Last month, while at Dreamforce in San Francisco, I walked into a room at the Hilton, sat down, clicked a mouse for about 90 minutes, and then walked out as a certified Sales Cloud Consultant.
That was great, and it was definitely totally deliberate. But although taking and passing the exam wasn’t an accident, I do kind of feel that becoming a consultant was.
Because I’m not a consultant, am I? I’m an admin and, at a push, maybe a developer. I’ve only ever worked with end users, and my job title has never been anything grander than Salesforce Administrator. And I had no right even to take the exam, let alone to pass it, if you believe the official study guide, which says the certification is targeted at implementation experts, consultants, and business analysts with 2-5 years of experience. I’m none of those things.
But I took the exam because I’d gained a decent level of experience using, configuring and customising the Sales Cloud and, although that word ‘consultant’ unnerved me a little, I thought I had enough knowledge to scrape through.
And, having got through it, I think that in reality you have to take some of the Salesforce certification titles with a grain of salt. A Salesforce Administrator does a lot more than just administer and maintain an existing org; they help define its strategy, and they customise and extend its functionality. A Salesforce Developer doesn’t need to know any code or development languages at all. And, as I now know, a Salesforce Consultant needn’t have ever worked in a customer-facing business analysis and implementation role. Perhaps only the Advanced Developer and Technical Architect certifications truly reflect their audience in their titles.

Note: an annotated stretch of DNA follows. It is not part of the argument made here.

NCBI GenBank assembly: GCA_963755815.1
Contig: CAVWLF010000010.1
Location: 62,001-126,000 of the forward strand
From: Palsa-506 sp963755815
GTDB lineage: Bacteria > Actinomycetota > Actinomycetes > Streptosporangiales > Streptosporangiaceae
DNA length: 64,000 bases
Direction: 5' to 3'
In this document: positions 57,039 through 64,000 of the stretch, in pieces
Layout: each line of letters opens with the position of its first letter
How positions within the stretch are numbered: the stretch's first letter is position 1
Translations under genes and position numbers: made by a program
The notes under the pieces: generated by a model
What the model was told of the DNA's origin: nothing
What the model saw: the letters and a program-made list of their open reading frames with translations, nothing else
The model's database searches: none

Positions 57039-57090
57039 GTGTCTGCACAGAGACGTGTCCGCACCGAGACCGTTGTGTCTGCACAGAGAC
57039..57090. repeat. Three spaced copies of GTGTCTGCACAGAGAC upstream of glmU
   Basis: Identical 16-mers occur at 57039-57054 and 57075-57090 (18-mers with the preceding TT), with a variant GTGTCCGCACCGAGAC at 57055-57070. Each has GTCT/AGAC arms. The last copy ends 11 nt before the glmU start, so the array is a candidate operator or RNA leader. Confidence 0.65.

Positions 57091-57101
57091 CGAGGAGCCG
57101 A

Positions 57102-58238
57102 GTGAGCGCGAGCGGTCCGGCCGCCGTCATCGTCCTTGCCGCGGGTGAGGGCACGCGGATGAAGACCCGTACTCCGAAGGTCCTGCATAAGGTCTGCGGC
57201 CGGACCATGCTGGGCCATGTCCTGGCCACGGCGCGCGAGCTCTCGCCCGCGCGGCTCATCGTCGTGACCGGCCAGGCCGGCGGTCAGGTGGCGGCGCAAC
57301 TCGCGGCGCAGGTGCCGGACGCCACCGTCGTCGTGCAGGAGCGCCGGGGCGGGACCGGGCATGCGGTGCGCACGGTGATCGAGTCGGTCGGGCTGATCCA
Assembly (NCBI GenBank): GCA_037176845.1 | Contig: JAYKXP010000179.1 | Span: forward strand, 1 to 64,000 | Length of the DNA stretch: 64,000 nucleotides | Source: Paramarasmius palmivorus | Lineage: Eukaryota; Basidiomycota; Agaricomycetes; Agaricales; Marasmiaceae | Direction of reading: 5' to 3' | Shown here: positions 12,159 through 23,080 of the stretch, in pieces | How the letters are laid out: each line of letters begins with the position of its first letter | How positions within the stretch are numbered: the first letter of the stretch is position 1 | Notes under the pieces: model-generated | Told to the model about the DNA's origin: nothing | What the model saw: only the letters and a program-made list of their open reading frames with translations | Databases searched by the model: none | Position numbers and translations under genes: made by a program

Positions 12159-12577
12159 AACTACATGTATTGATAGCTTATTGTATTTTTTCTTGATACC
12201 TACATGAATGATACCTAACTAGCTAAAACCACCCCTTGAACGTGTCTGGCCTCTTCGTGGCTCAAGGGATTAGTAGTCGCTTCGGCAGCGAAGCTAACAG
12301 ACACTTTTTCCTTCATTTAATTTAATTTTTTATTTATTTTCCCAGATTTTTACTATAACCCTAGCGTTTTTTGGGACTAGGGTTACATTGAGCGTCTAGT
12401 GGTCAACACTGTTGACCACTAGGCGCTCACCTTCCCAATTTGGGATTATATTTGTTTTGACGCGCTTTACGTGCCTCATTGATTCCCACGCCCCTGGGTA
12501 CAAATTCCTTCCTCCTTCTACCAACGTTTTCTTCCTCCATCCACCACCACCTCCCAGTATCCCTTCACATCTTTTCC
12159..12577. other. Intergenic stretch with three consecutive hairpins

So I have this message for anyone who’s thinking about trying for either the Sales Cloud or Service Cloud certifications but is also a little unnerved by the C-word and by those lines in the study guide: whatever your job title, whoever you work for, and however you view yourself, if a business pays and trusts you to be their Salesforce expert and to maintain, extend and improve their Salesforce org then, in a way, you are their consultant, you are their business analyst, and they are your customer. Just because you’re salaried rather than raking in a day rate doesn’t mean your knowledge is any less complete than anyone else’s.
So give it a go. I never thought of myself as a consultant but I somehow became one and, in doing so, I changed my view on exactly what a consultant is. Labels and titles aren’t important; knowledge and experience are.